Due to its latitude, Cambodia’s temperature is usually warm to very hot during the year. It tends to be quite dry in May with rains heralding the start of the rainy season starting to fall later in the month.
Rain showers are short and gentle lasting about 30 minutes and nourishing the verdant landscapes. The paddy fields are lush, and this is the Green Season. The banks of the Mekong and Tonle Sap metamorphose into high walls of vibrant greenery. Treetops line the vistas. It’s the rainy season.
It is June when the rains start in earnest. But, even then, the rain doesn’t last too long. A couple of hours at best. Enjoy the slight dip in temperature. The sun is still about in between showers. Catch the stunning evening skies and slate grey clouds which follow the rain and later the incredible thunder and lightning shows during the night.
June is considered the start of the low season in Cambodia. Good news for adventurous travellers. Why? Well, there are smaller crowds at all the popular attractions. And we know Cambodia is endowed with a multitude of beautiful sites!
Visitor traffic is lower just before schools break up for their summer holidays in Western Europe. So, if you’re not deterred by a refreshing shower or two, generally in the afternoon, then this could be the time for you to take your Cambodian river cruise. Take cover on our upper deck, sipping something cold as the rains pass.
Every May, Cambodians celebrate the fast approaching rice growing season with a ceremony called the “Royal Ploughing Day”. Or, “Chat Preah Nengkal” in Khmer.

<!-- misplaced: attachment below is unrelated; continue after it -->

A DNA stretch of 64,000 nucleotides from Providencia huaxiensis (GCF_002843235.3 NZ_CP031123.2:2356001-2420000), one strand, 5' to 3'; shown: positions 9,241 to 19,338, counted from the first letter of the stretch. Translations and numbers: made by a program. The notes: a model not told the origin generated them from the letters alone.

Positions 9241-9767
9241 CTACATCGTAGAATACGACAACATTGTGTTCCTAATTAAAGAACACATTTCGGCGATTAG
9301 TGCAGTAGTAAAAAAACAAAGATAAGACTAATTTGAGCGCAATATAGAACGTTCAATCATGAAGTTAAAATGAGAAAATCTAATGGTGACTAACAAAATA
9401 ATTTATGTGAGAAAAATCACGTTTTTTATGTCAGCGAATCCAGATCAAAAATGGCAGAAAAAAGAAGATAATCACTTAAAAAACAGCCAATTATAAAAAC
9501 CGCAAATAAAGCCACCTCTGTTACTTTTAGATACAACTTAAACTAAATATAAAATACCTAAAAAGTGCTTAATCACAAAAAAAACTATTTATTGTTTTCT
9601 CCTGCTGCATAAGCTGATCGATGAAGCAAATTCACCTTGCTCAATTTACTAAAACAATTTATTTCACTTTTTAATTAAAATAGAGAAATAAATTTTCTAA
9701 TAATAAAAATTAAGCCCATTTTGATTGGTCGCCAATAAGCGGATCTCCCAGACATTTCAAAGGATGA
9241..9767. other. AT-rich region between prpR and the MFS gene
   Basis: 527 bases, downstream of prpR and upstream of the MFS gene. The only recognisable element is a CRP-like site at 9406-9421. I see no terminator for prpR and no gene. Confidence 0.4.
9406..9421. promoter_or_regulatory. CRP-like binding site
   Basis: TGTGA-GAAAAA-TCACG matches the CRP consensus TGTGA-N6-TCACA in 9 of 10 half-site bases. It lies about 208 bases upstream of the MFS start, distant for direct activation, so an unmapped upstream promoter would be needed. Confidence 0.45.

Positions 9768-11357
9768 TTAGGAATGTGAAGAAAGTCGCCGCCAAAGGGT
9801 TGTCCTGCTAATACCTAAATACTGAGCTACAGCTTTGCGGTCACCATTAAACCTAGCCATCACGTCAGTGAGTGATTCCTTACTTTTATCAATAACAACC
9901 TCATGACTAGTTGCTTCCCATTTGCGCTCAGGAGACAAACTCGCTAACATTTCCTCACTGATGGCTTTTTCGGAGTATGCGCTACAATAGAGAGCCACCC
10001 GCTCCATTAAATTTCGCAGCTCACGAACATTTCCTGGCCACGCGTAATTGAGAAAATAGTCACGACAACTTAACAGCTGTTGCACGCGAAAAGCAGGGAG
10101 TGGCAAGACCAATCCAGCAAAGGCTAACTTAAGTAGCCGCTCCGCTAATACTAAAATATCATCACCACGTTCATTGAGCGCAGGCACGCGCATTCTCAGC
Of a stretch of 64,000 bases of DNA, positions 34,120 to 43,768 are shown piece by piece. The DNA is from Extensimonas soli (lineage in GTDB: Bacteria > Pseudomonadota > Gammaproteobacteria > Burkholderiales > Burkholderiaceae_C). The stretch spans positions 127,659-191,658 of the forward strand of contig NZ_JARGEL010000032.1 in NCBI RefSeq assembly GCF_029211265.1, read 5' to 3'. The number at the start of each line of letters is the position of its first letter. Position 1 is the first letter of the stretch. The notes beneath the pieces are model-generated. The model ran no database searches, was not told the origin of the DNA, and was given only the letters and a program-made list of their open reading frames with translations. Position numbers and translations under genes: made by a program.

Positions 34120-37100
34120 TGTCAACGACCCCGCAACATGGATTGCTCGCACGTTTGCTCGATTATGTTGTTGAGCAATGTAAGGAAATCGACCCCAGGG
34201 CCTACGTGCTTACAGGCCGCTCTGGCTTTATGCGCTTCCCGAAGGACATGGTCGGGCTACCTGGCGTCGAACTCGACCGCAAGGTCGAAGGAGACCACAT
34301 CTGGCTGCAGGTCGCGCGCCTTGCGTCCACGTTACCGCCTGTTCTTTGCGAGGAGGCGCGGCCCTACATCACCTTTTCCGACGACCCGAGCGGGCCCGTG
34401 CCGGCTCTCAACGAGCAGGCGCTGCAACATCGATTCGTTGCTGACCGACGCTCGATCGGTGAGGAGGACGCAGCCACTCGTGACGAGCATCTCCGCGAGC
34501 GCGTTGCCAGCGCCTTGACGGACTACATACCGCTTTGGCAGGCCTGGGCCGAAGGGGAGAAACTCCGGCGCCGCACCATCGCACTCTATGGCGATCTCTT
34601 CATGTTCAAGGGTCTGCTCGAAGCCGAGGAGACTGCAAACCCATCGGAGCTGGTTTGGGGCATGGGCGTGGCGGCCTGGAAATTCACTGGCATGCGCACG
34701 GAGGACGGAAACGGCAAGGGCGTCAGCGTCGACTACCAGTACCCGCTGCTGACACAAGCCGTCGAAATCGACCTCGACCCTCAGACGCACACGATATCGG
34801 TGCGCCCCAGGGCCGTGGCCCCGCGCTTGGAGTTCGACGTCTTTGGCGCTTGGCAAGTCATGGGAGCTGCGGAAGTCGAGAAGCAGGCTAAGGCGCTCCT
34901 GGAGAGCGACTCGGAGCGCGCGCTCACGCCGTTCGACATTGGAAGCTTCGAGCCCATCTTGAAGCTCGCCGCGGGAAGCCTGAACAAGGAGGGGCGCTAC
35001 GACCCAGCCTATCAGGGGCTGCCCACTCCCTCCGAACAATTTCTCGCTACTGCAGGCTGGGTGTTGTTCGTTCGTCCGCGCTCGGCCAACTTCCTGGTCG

This ancient royal rite dates back around seven hundred years. Yoked to a wooden plough sacred oxen plough a furrow in the ceremonial ground for rice sowing. With the ploughing and sowing completed, the oxen receive seven different foodstuffs. These include rice and sesame seeds, beans, maize, grass, water and perhaps most surprising of all liquor in the form of rice whiskey! Predictions are made as to the success of the forthcoming harvest, determined by which of the things were eaten. Before the ritual begins, there is a procession, with dancers and a ceremonial guard. Locals dress in traditional Khmer costume to witness the event.
By July, monsoon rains have come. But again, it doesn’t last the entire day; the dark clouds give you lots of warning of what’s to come. And, watching torrential monsoon rains is a rather calming experience. When the skies go dark, and the winds whip-up get ready to take cover. For an hour or so later, blue skies return. The sun shines, and all that’s left behind is the flooding — good news for the rice.
August brings the peak rainfall in the rainy season, often bringing heavier but shorter showers. Temperatures begin to cool, the countryside is in bloom, and bright emerald paddy fields reverberate against bluey-grey skies. Heat and dust are washed away. Rivers are full and flowing, and with the rain, the rivers are reborn.
Monsoons are still here in September, and you can see the rivers are high. Paddy fields are flooded, the Tonle Sap lake is full, and floating villages abound. September is a great month to visit Angkor Wat. Crowds are at their lowest, temples are quieter, the moats are full of water and ancient Angkor in a lightning storm with the rain glistening off its mighty edifices and twisted chancery trees – well that’s something else.
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Read our blog post “A new level in Cambodian river cruises”